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1,000km of traffic-free bike paths for Northern Ireland planned

By Staff Reporter

Published 10/11/2016

The greenway from Comber to the heart of east Belfast
The greenway from Comber to the heart of east Belfast
Infrastructure Minister Chris Hazzard

Up to 1,000km of greenways across Northern Ireland are set to receive investment.

Infrastructure Minister Chris Hazzard gave the green light for the funding as he unveiled his strategic plan to develop a network of greenway paths across the North, including cross-border connections.

The paths, for use by walkers, runners and cyclists, will be traffic-free and many will utilise disused railways, riverside paths, abandoned canal towpaths and flood embankments, reinventing them for use by generations to come.

Speaking during a visit to a potential greenway on a disused railway track outside Dundrum, Mr Hazzard said he hoped to encourage everyone to lead a more active, healthy lifestyle with the initiative.

"This plan is the pathway to help deliver those opportunities for people across the North, focusing on the development of 400 kilometres of primary greenways and 600 kilometres of secondary greenways that walkers, runners and cyclists can share," he added.

"The greenway paths will connect towns and cities to the villages and countryside from east to west, north to south, and will also be integrated with other modes of transport, making it easier for people to leave the car behind.

"One of my key priorities as outlined in the Programme for Government is to help transform how we travel by increasing the number of people walking, cycling and using public transport, which will enhance the region as a place where people want to live and work and to visit and invest."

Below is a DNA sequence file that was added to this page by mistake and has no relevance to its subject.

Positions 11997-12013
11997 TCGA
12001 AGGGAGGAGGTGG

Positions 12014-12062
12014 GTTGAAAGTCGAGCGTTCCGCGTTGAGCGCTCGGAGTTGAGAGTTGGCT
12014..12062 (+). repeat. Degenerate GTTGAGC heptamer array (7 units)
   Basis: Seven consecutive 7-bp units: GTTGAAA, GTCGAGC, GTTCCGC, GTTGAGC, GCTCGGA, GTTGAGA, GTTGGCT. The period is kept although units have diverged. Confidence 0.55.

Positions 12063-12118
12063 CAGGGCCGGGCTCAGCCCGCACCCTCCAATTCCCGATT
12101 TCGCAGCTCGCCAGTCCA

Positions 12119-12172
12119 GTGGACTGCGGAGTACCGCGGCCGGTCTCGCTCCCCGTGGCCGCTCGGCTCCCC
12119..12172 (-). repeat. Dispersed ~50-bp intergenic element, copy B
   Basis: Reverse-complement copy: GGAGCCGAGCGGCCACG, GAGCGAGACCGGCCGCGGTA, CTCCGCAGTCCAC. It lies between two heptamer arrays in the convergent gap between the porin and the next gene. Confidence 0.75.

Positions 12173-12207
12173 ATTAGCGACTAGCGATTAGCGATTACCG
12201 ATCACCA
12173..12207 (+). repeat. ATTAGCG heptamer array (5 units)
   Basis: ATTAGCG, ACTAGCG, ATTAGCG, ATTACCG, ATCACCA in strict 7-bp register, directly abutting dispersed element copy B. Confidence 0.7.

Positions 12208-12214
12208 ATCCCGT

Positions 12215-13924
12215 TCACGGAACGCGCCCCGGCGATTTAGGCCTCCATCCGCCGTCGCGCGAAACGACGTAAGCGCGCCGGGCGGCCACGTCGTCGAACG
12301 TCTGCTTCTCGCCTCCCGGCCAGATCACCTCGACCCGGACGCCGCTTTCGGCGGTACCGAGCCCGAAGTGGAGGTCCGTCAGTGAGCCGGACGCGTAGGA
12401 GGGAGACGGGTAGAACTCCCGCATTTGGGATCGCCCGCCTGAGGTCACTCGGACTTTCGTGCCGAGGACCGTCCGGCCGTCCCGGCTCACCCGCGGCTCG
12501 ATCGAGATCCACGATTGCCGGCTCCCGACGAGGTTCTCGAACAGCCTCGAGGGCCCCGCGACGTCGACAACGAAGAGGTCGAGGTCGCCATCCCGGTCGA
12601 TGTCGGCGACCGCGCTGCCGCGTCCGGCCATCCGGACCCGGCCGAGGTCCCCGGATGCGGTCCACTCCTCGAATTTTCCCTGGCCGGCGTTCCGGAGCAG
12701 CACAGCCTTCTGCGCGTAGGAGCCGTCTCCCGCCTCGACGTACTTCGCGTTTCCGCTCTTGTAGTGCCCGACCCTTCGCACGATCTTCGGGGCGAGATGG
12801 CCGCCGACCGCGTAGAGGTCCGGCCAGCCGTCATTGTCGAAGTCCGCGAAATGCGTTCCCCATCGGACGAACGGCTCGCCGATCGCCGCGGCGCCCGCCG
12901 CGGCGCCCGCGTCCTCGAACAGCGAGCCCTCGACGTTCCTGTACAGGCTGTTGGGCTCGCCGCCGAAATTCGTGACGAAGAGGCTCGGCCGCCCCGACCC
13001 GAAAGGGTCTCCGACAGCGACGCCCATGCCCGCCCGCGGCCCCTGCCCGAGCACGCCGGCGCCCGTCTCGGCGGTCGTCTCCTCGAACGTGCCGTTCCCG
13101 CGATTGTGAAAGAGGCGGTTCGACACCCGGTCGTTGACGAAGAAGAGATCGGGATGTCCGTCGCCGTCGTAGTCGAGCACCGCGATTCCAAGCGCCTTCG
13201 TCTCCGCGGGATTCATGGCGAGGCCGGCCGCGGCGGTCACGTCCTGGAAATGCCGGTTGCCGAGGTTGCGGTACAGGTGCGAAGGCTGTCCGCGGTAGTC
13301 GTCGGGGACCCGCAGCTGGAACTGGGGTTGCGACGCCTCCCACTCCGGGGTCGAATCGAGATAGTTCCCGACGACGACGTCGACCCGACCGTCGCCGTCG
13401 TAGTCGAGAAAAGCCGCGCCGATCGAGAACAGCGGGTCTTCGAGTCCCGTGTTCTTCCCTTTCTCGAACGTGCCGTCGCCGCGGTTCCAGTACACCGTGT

Jonathan Hobbs, from the NI Greenways campaign, said: "It's encouraging to see so many councils proposing visionary greenway projects across the country with support from the Department for Infrastructure to realise their vision.

"This is an exciting first step towards creating a world-class greenway network, which will be a welcome investment in rural development and active travel, enhancing our tourism offering and creating long-term employment and entrepreneurship opportunities."

Mr Hazzard also announced the local councils who have secured funding to support and develop greenway projects in their area under a small grants competition.

The greenways set to receive funding via local councils include sections from Comber to Newtownards, Orlock Point to Donaghadee, Orlock Point to Holywood, Enniskillen to Clones, Omagh to Carrickmore, Craigavon to Aghagallon, Portadown to (north of) Moy, Banbridge to Scarva, Caledon (via Armagh), Carlingford Lough, Downpatrick to Newcastle, Downpatrick to Ardglass, Comber to Downpatrick, Doagh to Larne, Carryduff, Ballymoney, North West Greenway, Greenisland, Clogher Valley and the Ulster Canal Greenway.

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